Something called a "book of abstracts TELS 2022" includes a summary of one Ulrich Meyer's essay on a topic in temporal logic:
The challenge is to explain how eternal objects would differ from non-existent objects. Unicorns and round squares do not exist at any time, either, because they do not exist at all. Non-existent objects cannot be counted as eternal without eroding the difference between eternalism about God and atheism, or between eternalism about numbers and mathematical nominalism.
This short paper looks at two attempts at addressing this problem. The first proposal introduces an eternal tense operator that is supposed to make claims about a point at eternity in the same way in which, say, the past tense makes claims about past times. [emphasis added]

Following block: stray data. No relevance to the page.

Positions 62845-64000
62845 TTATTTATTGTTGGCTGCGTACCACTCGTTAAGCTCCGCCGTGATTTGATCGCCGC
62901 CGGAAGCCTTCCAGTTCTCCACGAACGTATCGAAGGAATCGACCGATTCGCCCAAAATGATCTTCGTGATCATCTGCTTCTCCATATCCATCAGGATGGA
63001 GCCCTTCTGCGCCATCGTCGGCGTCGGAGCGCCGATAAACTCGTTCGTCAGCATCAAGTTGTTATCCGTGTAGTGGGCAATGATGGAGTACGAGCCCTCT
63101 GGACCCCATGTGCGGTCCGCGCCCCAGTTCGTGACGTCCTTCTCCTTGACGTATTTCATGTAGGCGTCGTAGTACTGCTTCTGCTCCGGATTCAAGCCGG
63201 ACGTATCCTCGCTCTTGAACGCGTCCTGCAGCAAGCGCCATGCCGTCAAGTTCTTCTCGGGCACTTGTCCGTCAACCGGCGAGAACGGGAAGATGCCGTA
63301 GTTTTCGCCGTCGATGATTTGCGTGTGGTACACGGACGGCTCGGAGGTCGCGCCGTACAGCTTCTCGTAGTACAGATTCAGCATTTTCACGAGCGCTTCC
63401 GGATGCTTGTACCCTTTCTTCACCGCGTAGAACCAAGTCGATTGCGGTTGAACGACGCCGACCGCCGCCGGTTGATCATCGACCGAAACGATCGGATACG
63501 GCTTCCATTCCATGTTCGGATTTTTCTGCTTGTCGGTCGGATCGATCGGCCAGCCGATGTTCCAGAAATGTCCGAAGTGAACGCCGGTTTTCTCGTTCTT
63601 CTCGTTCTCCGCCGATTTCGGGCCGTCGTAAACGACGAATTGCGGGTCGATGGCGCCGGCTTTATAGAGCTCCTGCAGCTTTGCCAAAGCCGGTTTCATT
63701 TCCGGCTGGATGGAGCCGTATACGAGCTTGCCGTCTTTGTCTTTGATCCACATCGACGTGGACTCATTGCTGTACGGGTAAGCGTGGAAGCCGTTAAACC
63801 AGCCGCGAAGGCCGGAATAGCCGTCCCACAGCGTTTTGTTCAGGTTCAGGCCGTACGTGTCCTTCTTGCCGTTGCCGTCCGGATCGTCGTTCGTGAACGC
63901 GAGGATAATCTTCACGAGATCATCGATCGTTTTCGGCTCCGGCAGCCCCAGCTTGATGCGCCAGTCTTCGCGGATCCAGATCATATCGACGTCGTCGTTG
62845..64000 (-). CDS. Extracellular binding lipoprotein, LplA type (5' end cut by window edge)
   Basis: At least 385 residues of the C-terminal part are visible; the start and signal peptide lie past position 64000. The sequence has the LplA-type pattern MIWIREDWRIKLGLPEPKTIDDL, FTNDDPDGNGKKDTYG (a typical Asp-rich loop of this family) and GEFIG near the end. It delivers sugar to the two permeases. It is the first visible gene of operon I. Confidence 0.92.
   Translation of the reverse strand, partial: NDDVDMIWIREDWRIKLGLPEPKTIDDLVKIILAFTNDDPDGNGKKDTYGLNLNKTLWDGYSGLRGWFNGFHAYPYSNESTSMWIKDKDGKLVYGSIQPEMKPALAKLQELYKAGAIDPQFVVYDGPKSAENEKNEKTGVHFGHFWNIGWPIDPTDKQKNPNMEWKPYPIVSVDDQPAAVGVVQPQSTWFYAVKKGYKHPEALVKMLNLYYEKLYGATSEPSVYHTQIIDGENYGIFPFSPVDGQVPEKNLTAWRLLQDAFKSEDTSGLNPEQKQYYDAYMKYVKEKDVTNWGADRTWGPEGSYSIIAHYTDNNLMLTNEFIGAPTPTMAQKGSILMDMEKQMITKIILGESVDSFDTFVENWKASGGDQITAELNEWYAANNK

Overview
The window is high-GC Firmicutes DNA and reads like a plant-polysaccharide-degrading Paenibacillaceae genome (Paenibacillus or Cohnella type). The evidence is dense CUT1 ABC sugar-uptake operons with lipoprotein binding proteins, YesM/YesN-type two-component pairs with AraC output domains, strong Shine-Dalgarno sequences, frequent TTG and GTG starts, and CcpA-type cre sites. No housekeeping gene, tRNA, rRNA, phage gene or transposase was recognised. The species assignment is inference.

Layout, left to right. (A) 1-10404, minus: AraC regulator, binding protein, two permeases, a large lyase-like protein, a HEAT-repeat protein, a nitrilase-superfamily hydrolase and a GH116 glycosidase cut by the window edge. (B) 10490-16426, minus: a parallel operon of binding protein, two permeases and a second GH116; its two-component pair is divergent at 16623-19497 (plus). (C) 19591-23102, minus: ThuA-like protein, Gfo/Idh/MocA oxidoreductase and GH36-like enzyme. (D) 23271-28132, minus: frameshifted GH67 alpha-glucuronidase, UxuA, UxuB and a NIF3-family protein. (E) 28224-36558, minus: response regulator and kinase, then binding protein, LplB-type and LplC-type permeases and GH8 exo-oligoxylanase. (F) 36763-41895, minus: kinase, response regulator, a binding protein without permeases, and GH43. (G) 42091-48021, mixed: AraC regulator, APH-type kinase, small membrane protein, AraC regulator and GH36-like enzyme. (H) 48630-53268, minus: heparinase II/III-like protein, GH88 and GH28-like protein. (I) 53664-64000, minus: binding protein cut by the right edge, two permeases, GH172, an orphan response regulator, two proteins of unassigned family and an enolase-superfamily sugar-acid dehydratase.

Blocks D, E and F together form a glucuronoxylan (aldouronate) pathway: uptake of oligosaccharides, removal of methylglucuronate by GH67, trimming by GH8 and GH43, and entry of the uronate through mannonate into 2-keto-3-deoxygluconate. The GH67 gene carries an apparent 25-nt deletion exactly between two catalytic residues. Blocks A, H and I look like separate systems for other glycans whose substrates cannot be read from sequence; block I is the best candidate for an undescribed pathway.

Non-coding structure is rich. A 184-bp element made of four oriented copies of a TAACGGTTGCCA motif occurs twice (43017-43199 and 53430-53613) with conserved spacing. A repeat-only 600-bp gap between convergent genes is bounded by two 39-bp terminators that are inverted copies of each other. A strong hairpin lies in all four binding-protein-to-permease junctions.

I haven't been able to find an independent copy of the essay online somewhere. So how does the at-eternity (AE) operator work? The above says it's as a tense operator; so, for example, are there interchange rules for AE like for F ("it will be true that") and P ("it was true that"), etc.? I imagine there's some trouble with a translation into was/is/will-be talk, like do you have to introduce a combined tense there via... I don't know... a word like "wouislld," to get at a comparison of an eternal tense with an in-time one? Or can one always sufficiently rewrite a tense operator as "it is true that it was/is/will be true that," the caveat here being that we reuse "is" for some non-present tense anyway? (Non-present in time, that is; though if we want to push the word "timeless" harder, maybe we would want to avoid even the shadow of the present tense with respect to timeless eternity?)